Tracking Public and Private Responses to the COVID-19 Epidemic: Evidence from State and Local Government Actions
This paper examines the determinants of social distancing during the COVID-19 epidemic. We classify state and local government actions, and we study multiple proxies for social distancing based on data from smart devices. Mobility fell substantially in all states, even ones that have not adopted major distancing mandates. There is little evidence, for example, that stay-at-home mandates induced distancing. In contrast, early and information-focused actions have had bigger effects. Event studies show that first case announcements, emergency declarations, and school closures reduced mobility by 1-5% after 5 days and 7-45% after 20 days. Between March 1 and April 11, average time spent at home grew from 9.1 hours to 13.9 hours. We find, for example, that without state emergency declarations, event study estimates imply that hours at home would have been 11.3 hours in April, suggesting that 55% of the growth comes from emergency declarations and 45% comes from secular (non-policy) trends. State and local government actions induced changes in mobility on top of a large response across all states to the prevailing knowledge of public health risks. Early state policies conveyed information about the epidemic, suggesting that even the policy response mainly operates through a voluntary channel.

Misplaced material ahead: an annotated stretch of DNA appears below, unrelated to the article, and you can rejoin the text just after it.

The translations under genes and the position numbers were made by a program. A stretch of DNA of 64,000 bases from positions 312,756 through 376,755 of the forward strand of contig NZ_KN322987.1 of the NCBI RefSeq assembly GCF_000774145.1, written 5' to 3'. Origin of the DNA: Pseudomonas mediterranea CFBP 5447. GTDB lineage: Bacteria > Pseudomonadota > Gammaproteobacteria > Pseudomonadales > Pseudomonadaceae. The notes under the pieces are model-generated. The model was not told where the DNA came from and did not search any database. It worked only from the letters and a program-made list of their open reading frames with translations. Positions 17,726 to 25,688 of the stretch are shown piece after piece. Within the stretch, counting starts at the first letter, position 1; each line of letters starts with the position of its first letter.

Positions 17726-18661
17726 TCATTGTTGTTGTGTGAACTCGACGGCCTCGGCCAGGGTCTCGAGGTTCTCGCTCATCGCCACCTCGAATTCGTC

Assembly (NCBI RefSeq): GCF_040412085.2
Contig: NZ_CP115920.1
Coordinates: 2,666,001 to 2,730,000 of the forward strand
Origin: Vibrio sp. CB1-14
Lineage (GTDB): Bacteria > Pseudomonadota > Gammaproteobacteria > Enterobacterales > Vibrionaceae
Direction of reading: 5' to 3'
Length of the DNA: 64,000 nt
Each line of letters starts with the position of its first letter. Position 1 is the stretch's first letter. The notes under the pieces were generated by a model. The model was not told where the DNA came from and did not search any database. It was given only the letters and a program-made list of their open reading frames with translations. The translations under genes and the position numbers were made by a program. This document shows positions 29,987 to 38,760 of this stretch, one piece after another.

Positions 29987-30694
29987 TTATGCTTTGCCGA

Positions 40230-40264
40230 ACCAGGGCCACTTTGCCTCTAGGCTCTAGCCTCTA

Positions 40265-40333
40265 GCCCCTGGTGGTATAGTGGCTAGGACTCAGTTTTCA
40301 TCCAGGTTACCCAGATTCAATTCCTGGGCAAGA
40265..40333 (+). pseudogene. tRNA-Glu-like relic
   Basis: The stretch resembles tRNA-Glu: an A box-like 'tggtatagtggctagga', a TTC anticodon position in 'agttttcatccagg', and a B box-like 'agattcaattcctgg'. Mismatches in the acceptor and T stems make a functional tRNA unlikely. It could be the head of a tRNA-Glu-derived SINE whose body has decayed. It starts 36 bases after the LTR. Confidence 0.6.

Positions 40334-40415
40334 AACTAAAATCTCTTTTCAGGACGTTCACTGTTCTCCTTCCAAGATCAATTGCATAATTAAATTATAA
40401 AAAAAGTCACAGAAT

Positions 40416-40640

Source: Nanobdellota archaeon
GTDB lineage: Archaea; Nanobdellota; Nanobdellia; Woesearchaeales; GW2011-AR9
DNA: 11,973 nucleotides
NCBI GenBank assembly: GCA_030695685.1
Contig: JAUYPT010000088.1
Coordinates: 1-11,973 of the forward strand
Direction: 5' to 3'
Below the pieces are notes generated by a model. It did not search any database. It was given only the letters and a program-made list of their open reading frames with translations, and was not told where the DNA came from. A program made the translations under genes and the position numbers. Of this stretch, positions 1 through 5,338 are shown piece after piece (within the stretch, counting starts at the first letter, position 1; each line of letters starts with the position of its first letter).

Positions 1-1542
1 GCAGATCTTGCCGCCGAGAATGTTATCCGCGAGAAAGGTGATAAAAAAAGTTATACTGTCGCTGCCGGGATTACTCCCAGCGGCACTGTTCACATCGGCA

We are grateful to Alex Hollingsworth, Seth Freedman, Daniel Sacks, Jeanette Samyn and Daniel Simon for helpful comments. We thank SafeGraph.com, PlaceIQ.com, and EdWeek.org for making data available for research. We thank Varun Miranda and Chrislin Priscilla for excellent research assistance. The views expressed herein are those of the authors and do not necessarily reflect the views of the National Bureau of Economic Research.
Thuy D. Nguyen
Dr. Thuy Nguyen has received fellowship stipends from Indiana University’s Grand Challenge Initiatives. Previously, Dr. Nguyen received postdoctoral fellowship funding through the SPEA Postdoctoral Fellows on Regulatory Reform program. Funding for this program is provided by the Searle Freedom Trust. These sources of funding did not support the work described in this paper.
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